Dr. Herrick is an Assistant Professor and the undergraduate program director at the Department of Rehabilitation Science in the College of Health and Human Services. Dr. Herrick is an exercise physiologist with extensive experience in analyzing biological mechanisms underlying cardiopulmonary responses in a wide range of clinical populations.
Dr. Herrick earned a doctorate in Rehabilitation and Movement Science with a concentration in Cardiopulmonary Physiology at Virginia Commonwealth University in 2009. He also earned a Bachelor's Degree in Psychology from Utica College of Syracuse University in 1994 and a Master's Degree in Exercise Physiology from James Madison University in 2005. Dr. Herrick is a professional member of American College of Sports Medicine and American Academy of Sleep Medicine.
Dr. Herrick's research and clinical experiences have centered around understanding the effects of physical activity and obesity on metabolic and cardiopulmonary mechanisms that underlie functional performance. Specifically, his work has focused on the distribution of body composition changes following weight loss and the impact on ventilatory efficiency and subjective perceptions of dyspnea during exercise in obese adults. In addition, Dr. Herrick's research has included work with obese adolescents engaged in multi-disciplinary weight loss programing and adults undergoing surgically induced weight loss via gastric bypass surgery.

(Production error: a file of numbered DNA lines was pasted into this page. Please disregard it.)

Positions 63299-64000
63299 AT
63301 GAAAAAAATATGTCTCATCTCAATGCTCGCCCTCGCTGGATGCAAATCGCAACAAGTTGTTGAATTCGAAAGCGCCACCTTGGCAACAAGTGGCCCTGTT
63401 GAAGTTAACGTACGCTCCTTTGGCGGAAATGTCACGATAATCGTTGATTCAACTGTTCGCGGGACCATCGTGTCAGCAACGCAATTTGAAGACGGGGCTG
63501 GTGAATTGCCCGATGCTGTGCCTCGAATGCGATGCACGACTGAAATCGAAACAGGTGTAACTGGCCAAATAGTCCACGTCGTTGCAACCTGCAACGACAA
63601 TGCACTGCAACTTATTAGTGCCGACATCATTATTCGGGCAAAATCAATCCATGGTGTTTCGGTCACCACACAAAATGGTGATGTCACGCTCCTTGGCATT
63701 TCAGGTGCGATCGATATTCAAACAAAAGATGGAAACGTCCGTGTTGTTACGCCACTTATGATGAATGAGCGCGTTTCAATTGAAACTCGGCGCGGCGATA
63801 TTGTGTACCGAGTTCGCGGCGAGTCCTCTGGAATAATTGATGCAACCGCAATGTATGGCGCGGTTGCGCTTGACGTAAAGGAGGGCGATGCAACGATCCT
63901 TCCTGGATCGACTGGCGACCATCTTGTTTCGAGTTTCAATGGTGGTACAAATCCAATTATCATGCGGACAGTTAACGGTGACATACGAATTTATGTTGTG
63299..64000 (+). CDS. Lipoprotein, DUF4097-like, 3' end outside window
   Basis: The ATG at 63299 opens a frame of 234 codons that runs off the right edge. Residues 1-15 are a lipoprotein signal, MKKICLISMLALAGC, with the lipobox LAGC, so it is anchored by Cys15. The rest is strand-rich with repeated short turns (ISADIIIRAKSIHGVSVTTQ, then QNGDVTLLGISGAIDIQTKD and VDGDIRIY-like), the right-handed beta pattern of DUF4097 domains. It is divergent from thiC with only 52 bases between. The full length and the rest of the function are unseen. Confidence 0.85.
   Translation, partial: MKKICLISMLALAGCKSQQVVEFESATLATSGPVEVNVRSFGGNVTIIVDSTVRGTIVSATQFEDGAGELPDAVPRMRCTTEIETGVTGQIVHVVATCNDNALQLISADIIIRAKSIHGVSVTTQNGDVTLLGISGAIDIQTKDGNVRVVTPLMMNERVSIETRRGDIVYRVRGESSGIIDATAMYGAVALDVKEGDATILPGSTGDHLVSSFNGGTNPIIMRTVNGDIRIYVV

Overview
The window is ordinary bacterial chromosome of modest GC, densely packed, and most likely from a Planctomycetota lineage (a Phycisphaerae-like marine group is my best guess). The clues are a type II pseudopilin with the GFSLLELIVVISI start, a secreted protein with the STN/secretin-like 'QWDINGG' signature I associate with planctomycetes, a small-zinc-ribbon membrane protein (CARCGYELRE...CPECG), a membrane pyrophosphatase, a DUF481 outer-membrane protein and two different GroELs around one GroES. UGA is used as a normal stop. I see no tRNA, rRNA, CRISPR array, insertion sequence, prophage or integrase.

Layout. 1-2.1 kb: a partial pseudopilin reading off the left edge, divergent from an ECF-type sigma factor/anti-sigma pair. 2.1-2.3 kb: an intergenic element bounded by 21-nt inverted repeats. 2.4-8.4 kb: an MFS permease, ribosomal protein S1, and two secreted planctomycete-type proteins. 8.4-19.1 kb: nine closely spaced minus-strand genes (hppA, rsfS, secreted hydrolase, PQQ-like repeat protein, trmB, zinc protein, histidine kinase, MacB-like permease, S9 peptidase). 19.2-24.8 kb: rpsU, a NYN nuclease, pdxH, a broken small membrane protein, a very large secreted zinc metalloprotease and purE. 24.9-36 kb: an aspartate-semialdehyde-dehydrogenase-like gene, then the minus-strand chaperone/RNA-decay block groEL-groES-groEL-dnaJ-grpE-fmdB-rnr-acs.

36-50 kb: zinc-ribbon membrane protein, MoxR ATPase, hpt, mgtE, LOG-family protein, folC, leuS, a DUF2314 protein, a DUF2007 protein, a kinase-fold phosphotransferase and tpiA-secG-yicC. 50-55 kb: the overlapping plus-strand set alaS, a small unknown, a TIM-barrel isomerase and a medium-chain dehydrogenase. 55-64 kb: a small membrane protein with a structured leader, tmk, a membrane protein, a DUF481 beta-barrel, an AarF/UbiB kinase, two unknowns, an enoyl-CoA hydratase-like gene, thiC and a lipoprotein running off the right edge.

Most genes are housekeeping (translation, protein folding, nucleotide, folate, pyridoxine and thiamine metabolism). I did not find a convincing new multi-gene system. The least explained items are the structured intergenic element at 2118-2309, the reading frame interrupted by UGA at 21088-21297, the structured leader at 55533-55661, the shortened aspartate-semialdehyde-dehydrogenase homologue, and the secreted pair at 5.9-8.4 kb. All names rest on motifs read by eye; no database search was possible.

Since joining the faculty at George Mason University in 2012, Dr. Herrick established collaborations with researchers from the National Rehabilitation Hospital in Washington D.C., the National Institutes of Health's Clinical Research Center, and Mason's School of Nursing and the Department of Nutrition. Presently, his work aims to understand the mediating effects of sleep fragmentation on mechanisms of skeletal muscle fatigue and daytime symptoms of tiredness. Specifically, he is actively investigating muscle oxygen kinetics at rest and during exercise in adults with obstructive sleep apnea and the relationship with functional performance and fatigability.
Lastly, Dr. Herrick is an advocate for the benefits of an active lifestyle and its ability to reduce risk factors for a multitude of metabolic and cardiovascular diseases. Dr. Herrick is also a lifelong cyclist.
- PhD, Rehabilitation and Movement Science 2009, Virginia Commonwealth University
- MS, Exercise Physiology 2005, James Madison University
- BA, Psychology 1994, Utica College of Syracuse University